The cold response even to some of the populist aspects in this year's budget appears to be the result of an overall negativity that has gripped the UPA-II government.
Reeling under the impact of corruption allegations and mal-governance, Pranab Mukherjee's budget is sensitive to this aspect and has tried to respond by promising improvement in governance and a slew of anti-corruption measures.
"Our effort now will be directed towards better targeting and leakage proof delivery of the subsidies," Mukherjee said.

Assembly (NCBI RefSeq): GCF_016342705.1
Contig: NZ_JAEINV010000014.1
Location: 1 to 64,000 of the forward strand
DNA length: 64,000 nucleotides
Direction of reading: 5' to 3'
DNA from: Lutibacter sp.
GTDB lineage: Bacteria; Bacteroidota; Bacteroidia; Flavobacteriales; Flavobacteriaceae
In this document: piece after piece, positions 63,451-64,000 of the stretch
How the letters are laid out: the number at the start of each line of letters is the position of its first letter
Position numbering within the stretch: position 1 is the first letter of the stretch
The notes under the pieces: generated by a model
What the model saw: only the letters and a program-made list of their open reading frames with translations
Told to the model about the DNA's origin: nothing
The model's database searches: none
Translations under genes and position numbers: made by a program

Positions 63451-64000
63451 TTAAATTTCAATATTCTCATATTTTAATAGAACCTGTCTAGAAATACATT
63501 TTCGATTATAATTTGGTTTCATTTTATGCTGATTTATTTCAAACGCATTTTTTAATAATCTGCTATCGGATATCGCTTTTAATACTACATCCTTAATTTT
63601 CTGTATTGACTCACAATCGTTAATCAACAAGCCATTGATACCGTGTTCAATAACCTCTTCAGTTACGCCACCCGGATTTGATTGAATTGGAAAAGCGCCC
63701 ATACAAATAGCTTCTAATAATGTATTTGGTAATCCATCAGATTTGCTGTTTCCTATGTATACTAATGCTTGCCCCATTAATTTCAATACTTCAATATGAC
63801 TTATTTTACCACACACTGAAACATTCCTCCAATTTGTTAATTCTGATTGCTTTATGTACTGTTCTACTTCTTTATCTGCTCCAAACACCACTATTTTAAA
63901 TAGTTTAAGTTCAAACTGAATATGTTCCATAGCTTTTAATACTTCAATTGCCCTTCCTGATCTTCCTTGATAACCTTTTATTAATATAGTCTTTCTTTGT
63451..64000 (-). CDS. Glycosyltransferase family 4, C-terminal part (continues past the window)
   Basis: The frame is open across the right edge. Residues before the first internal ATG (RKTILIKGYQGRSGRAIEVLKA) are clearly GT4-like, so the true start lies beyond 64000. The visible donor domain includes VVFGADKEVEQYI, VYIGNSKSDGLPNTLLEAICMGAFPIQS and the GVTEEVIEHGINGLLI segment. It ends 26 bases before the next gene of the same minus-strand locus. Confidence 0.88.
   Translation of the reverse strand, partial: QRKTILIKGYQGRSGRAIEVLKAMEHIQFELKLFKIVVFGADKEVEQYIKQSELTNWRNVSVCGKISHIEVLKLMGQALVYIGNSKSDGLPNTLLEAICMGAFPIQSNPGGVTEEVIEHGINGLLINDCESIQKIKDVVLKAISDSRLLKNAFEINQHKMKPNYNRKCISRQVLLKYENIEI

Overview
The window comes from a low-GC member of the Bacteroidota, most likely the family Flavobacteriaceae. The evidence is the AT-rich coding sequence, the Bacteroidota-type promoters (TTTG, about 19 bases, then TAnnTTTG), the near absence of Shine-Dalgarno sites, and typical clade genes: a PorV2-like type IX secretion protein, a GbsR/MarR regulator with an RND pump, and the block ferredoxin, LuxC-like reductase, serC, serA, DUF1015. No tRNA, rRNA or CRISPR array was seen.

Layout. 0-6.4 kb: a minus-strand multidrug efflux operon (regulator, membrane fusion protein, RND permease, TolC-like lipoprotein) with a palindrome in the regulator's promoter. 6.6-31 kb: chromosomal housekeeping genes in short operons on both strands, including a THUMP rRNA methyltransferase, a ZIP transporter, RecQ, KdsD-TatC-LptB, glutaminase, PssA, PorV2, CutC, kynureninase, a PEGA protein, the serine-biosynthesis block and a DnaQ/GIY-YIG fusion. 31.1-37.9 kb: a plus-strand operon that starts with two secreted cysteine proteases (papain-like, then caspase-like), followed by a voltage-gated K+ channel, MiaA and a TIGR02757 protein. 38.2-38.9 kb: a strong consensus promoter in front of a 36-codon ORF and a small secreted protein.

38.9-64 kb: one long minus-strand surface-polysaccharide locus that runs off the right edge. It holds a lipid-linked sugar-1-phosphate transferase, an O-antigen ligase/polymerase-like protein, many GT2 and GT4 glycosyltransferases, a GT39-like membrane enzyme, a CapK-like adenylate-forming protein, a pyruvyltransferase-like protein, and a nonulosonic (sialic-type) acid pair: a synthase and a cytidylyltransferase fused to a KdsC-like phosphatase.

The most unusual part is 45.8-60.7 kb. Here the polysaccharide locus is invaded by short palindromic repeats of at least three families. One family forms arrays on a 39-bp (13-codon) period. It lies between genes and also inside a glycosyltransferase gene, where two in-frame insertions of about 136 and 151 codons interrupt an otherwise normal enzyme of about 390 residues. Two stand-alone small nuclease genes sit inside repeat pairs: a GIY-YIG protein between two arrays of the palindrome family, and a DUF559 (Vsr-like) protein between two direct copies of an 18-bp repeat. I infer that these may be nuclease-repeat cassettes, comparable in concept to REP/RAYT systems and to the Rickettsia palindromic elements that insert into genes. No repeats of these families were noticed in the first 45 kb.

He also promised a white paper on black money - an issue on which not only the Opposition but even the Supreme Court had put the government on the mat.
On the one hand political constrains held back radical reforms, on the other the scope for announcing any new social sector schemes - a hallmark of UPA budgets - was also limited this year.
Welfare politics may not have saturated as yet, but has become routine.
This is perhaps the reason why Mukherjee's commitment to underwrite a food security act, a new urban health mission and enhancement of several existing schemes could not create much excitement.